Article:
FOR IMMEDIATE RELEASE: JANUARY 18, 2018
Woodstock Institute Contact: Brent Adams (email@example.com) (312) 368-0310
National Consumer Law Center Contact: Stephen Rouzer (firstname.lastname@example.org) (202) 595-7847
Consumer Bureau Drops Lawsuit Challenging 950% APR Loans
CHICAGO, IL – Today, consumer groups deplored the Consumer Financial Protection Bureau’s (Consumer Bureau) abrupt and unexplained decision to drop a lawsuit against four online payday lenders who preyed on working families by making loans up to 950 percent that were illegal in at least 17 states, including Illinois.
All of the lenders are owned and incorporated by the Habematolel Pomo of Upper Lake Indian Tribe located in Upper Lake, California. The lenders claimed that only tribal law, not state law, applied to the loans. However, in 2014, the Supreme Court made clear that tribes “’going beyond reservation boundaries’ are subject to any generally applicable state law.” The loans to the borrowers were not made on the California reservation.
“Trump appointee Mick Mulvaney’s apparent mission is to transform the Consumer Bureau from a hero to a villain for average Americans” said Brent Adams, senior vice president of policy and communications at Woodstock Institute. “Choosing to stab consumers in the back once again, Mr. Mulvaney is leading an industry heyday that has no end in sight.”
“It’s outrageous that Acting Consumer Financial Protection Bureau Director Mick Mulvaney, who took more than $62,000 from payday lenders while a member of Congress, is now giving a free pass to lenders that are collecting on illegal loans that charge an obscene 950 percent interest,” said Lauren Saunders, associate director of the National Consumer Law Center.
Even in states that allow payday lending, rates are often capped far below 950 percent, and licenses are normally required. In at least 17 states, including Illinois, unlicensed loans are void in whole or in part and cannot be collected.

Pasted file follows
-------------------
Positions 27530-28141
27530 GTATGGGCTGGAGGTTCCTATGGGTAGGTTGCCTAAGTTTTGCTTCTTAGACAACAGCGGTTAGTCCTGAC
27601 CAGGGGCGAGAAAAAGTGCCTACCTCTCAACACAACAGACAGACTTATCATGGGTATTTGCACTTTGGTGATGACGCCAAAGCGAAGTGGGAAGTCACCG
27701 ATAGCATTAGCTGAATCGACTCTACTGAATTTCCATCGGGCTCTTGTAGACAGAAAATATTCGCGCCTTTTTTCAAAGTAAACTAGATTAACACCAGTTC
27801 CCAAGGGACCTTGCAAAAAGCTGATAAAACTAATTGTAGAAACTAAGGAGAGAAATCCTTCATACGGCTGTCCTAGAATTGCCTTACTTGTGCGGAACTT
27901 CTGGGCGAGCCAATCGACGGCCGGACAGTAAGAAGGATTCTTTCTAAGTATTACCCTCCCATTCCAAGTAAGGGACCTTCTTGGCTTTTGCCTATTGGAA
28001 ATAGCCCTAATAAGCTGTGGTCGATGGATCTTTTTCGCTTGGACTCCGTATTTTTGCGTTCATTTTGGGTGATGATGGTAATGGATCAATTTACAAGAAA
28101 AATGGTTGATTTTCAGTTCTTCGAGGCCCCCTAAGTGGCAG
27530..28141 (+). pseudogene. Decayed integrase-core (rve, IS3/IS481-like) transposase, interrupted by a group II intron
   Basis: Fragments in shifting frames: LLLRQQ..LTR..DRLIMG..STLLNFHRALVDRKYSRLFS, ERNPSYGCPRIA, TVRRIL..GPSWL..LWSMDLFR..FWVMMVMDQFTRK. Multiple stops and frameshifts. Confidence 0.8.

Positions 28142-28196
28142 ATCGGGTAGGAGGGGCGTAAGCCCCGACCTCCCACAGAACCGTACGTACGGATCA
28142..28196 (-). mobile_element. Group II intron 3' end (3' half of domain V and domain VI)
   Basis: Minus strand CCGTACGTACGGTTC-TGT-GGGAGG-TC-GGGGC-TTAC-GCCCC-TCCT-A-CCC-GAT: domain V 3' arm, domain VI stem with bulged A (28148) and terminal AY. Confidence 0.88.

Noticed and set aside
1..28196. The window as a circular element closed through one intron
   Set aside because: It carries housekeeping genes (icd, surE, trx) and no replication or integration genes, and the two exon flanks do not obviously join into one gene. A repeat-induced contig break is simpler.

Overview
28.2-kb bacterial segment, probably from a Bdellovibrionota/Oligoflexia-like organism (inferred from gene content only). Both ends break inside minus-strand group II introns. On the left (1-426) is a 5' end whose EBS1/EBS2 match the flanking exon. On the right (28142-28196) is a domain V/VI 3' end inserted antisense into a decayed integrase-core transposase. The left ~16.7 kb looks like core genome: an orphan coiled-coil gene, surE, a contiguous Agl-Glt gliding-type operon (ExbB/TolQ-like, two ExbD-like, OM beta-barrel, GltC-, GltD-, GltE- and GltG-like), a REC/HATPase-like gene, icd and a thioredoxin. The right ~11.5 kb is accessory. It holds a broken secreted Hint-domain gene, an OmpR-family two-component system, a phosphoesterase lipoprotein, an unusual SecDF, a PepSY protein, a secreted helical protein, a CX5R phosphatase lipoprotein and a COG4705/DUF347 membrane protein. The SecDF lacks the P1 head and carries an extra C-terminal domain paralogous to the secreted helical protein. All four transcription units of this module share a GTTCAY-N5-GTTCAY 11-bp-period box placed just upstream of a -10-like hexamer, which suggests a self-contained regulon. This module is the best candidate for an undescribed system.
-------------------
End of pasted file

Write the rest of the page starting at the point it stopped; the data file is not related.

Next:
The action to drop the lawsuit follows an announcement on January 16 that the Consumer Bureau would delay and “revisit” the payday loan rule finalized last fall that stops payday lenders from putting borrowers into an endless cycle of debt.
“Mulvaney has made it clear this week that he sides with the payday lenders, not with the people. One can only guess as to what horror will be unleashed from his office next.” said Adams.
Woodstock Institute is a nonprofit research and policy organization in the areas of equitable lending and investments; wealth creation and preservation; and safe and affordable financial products, services, and systems. Through applied research, policy development, coalition building, and technical assistance, Woodstock Institute works locally and nationally to create a financial system in which lower-wealth persons and communities of color can safely borrow, save, and build wealth so that they can achieve economic security and community prosperity. Woodstock Institute was founded in 1973 near Woodstock, Illinois.
Since 1969, the nonprofit National Consumer Law Center® (NCLC®) has used its expertise in consumer law and energy policy to work for consumer justice and economic security for low-income and other disadvantaged people, including older adults, in the United States. NCLC’s expertise includes policy analysis and advocacy; consumer law and energy publications; litigation; expert witness services, and training and advice for advocates. NCLC works with nonprofit and legal services organizations, private attorneys, policymakers, and federal and state government and courts across the nation to stop exploitative practices, help financially stressed families build and retain wealth, and advance economic fairness.